Spouse of brain-damaged deckhand sues for injuries

One Florida wife seeking justice for her husband’s on-the-job injuries filed suit in U.S. District Court for the Eastern District of Louisiana on Dec. 9.

In her petition before the court, the woman, who has been named curator of her brain-damaged husband, is seeking an unspecified amount of damages from defendants ABC Insurance Co., Smith Maritime Inc. and Callaway Barge Lines, Inc.

She claims that due to the defendants’ negligence there were egregious violations of the Jones Act. This 1920 statute governs sailors’ compensation. Plaintiff alleges that, among other negligent acts, defendants failed to provide a safe environment for work.

According to court records, her husband was working on the crew of the Elsbeth III, a marine vessel that is owned and operated by defendants Smith Maritime and Callaway Barge Lines. Last May, the deckhand was aboard the ship while it was trying to tow a barge off the riverbank. A welded D-ring reportedly broke, striking the deckhand in his head. He suffered severe and disabling brain injuries that have left him confined to a hospital ever since.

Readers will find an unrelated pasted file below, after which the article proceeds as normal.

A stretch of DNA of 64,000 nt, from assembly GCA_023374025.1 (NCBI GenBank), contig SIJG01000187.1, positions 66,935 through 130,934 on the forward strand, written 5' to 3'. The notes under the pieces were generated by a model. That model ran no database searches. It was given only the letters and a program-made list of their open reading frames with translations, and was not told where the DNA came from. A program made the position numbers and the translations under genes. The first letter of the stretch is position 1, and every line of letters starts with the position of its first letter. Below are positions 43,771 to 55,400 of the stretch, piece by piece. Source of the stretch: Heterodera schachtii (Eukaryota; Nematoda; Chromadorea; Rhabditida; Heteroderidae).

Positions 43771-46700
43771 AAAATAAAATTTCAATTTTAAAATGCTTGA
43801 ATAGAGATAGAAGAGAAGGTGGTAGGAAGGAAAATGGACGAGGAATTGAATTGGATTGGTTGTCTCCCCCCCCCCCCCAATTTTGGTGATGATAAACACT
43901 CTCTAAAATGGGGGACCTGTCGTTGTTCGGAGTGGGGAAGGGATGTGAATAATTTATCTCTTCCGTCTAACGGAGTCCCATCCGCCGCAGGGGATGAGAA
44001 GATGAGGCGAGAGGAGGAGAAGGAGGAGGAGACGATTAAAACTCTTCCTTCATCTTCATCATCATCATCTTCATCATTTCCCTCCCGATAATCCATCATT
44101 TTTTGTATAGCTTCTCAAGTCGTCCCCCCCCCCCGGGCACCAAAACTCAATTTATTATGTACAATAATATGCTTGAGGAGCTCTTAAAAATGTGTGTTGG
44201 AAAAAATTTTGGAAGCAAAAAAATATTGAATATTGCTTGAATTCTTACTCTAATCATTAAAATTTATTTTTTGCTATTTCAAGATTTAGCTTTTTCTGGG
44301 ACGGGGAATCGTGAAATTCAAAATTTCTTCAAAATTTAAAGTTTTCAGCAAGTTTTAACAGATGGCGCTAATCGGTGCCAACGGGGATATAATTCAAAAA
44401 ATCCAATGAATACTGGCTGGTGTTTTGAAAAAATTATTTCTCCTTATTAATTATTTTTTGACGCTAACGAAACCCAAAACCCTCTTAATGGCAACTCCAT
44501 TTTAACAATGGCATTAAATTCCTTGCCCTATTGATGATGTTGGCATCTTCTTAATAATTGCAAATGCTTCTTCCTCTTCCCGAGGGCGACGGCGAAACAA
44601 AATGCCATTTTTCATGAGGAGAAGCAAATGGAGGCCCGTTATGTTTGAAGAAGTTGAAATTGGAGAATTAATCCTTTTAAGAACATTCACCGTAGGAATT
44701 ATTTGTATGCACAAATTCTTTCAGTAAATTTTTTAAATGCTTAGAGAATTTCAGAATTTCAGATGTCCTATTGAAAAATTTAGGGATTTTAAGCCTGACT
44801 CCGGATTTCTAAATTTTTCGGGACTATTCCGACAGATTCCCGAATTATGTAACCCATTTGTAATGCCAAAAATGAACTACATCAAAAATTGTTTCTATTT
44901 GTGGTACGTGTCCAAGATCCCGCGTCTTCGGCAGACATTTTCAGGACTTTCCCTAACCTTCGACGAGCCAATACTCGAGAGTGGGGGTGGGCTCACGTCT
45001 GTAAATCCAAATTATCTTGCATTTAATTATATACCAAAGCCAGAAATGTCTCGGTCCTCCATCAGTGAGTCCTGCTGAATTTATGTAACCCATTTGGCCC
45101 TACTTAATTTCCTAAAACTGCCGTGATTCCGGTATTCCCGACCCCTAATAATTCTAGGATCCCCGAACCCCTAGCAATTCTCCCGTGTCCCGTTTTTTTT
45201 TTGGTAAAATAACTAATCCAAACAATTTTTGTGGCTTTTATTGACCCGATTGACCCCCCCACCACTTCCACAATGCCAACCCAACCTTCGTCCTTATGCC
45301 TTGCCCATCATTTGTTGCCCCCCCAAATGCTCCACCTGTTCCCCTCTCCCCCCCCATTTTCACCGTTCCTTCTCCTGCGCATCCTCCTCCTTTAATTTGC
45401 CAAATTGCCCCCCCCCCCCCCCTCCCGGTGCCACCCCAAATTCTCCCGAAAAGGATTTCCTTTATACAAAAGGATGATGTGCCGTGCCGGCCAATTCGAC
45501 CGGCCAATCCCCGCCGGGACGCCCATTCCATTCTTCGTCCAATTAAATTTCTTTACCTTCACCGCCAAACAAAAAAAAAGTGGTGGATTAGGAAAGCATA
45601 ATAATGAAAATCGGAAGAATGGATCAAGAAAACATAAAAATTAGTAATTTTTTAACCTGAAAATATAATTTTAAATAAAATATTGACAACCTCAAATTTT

Traumatic brain injuries are some of the most serious injuries one can suffer. However, the severity of the injuries can leave the accident victims too disabled to ever work or even engage in meaningful interactions with their spouses or children. Even worse, the high cost of 24-hour treatment can wipe out a family’s savings and bankrupt them.

However, help is out there. As in the above case, if the injured party is no longer competent to act on his or her behalf, a spouse or other family member can be named to manage their affairs and pursue justice for them through the Louisiana civil court system.

Source: Louisiana Record, “Wife of deckhand sues Smith Maritime claiming negligence caused husband’s brain injuries,” Robert Hadley, Dec. 16, 2015